It always seems like a waste not to use the Christmas and new years holidays to get up to some kind of adventure. I’ve managed a few over the years. Everything from Ice climbing in Sunny Scotland, Adventure race training in Cork and Kerry, to the obvious but classic skiing holiday in the Alps.
One thing has been on my mind for a number of years though. My friend, and inspirational hero, Tony Mangan had regaled his fellow ultrarunners with stories from a race he had done in Phoenix Arizona called Across the Years. This was a 3 day race (with options for 2 and 1 day races as well) which started on the 29th of December and finished on the first of January… hence the name! Tony had run it twice and had great races against his friend John Geesler on both occasions, with John winning the race in Tony’s first year, and Tony winning on his second go. It sounded like a great race.
I had looked into entering the race last year, but a few things stopped me going through with it in the end. The proximity of that year’s Adventure Racing World Championships in Tasmania, which I took part in, meant that I probably wouldn’t be able to get there in optimal running condition. And it was going to be a lot of organisation for a potentially sub-optimal performance.
So yet again this year I found myself thinking about how I would spend the Christmas holidays, and yet again Across the Years was an obvious candidate. This year there were no obvious impediments in the way though. So I’ve bitten the bullet, signed up for the race, booked the flights and accommodation, and focused my thoughts and training on the race for the last month or two.
Unfortunately, almost as soon as I had spent all the money on flights and fees I managed to crack one of my ribs when I fell in the last IMRA mountain race of the year (and only lost one place in the process!). A full six week recovery time would have been disastrous for training, but luckily I was able to do some slow running after two weeks, and started to get back to full speed training another week later.
Since then training has gone very well. Weekday evening runs have been lengthened a little, and gradually increased in intensity. Weekend runs reached their apex two weekends ago with a 5 hour run around the hills of Dublin/Wicklow on Saturday, followed by a 4.5 hour run on the Sunday. I’m running out of pre-race excused for a bad performance, maybe apart from over-training 🙂
For me the more interesting aspect of preparing for a race like this is the mental preparation. This is particularly interesting for this race, since its the first time in a few years that I’ll be pushing out way beyond anything I’ve done before. Up until now the longest running races I’ve done are 24 hour races (which I have done 7 times). My first UTMB took me 29 hours to complete, so that was the longest time I have run continuously. 72 hours is a considerable push beyond these races.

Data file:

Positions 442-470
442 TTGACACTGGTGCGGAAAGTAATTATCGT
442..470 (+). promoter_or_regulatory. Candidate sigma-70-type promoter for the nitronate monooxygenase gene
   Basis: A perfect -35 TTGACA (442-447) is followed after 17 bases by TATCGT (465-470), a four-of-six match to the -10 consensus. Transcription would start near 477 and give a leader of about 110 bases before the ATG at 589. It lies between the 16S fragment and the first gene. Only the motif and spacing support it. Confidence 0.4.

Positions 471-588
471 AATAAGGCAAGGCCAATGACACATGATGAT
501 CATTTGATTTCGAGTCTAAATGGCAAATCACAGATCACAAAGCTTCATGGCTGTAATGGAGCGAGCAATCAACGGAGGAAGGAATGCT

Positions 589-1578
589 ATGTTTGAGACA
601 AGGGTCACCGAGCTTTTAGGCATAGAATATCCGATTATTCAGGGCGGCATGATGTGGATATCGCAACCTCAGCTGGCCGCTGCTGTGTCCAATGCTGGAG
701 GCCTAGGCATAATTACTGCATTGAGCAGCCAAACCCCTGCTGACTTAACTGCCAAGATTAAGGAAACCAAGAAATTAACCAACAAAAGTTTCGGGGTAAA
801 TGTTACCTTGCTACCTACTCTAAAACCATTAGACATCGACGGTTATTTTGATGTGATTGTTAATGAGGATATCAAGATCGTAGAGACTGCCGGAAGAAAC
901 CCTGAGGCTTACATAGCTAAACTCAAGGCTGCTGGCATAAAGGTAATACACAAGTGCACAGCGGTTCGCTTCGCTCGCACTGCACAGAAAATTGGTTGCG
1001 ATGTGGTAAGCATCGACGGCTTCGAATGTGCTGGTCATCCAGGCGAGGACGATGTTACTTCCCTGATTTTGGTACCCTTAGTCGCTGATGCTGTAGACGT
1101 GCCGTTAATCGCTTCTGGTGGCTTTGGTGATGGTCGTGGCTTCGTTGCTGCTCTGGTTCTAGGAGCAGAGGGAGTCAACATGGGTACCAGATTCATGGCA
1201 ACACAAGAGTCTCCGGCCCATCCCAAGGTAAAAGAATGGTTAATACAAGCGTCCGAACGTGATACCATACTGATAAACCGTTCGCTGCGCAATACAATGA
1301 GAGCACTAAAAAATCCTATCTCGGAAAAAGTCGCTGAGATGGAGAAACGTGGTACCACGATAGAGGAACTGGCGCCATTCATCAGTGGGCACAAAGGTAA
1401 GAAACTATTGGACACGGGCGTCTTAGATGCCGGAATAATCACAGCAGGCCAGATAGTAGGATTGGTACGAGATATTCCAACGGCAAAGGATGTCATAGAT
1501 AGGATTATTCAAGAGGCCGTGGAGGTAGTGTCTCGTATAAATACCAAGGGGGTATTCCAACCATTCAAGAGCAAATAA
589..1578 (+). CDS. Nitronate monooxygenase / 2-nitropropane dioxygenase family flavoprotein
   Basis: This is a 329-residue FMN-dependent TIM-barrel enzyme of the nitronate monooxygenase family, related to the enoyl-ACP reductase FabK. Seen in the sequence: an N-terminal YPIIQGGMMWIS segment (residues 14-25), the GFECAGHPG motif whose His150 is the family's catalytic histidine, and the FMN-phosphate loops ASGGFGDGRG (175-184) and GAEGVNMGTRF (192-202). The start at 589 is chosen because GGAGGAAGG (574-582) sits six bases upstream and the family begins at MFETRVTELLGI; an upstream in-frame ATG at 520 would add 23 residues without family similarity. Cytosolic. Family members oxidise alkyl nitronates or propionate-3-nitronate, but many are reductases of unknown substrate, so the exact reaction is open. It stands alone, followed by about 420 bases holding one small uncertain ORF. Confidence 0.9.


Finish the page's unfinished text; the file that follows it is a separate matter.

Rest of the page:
I have done many multi-day adventure races (the longest being Primal Quest in 2006, which took 9 days to complete). Having this background behind me means that I don’t have any fear or apprehension about being able to race for 3 days continuously. But multi-sports races are very different to doing the same thing repetitively. And going around in circles (even with direction reversals) is much mentally tougher than the continuously interesting journey of an adventure race.
So I’ve had a lot to think about and focus on for the last month or two, and I’ve loved it! I’ve been mulling race tactics over in my head, trying to strategise effectively for myself. I’ve used what information I can find from previous competitors (and more specifically winners) in the race, and tried to merge it with my own ultrarunning and adventure racing experience to come up with the tactics best suited to my own ability.
Trying to stick to race tactics in the competitive heat of the event itself will be quite a challenge. But I’ll also have to adapt and react as I go, as I simply don’t have a complete enough knowledge of the event, or how I will react to the stresses and strains of competing in an event of this nature.
I had the pleasure of meeting Tony Mangan in the flesh last Wednesday, as he is currently in Dublin on a short break from his inspirational run around the world (I couldn’t recommend Tony’s Blog strongly enough). So I was able to chat to him for a while about his own experiences of the race, and see if I could benefit from his wisdom. I was delighted to hear he had been in communication with John Geesler, and John will be taking part in the race this year. John is one of only 2 people to ever exceed 300 miles in the race (the other being the greatest ultrarunner of all time, Yiannis Kouros)
The winners from the last 2 years will also be taking part in this year’s race. So there could be a very high standard this year. Hopefully this will push all of us on the getting good performances from ourselves.
Bags are finally packed, and I will be flying to Phoenix tomorrow morning. I can’t wait to get started. The funny thing is that I’ll probably spend most of the race wishing it to end, and wondering what the hell I was thinking of signing up for it in the first place, all to be forgotten once the elation of finishing finally comes around. Time will tell…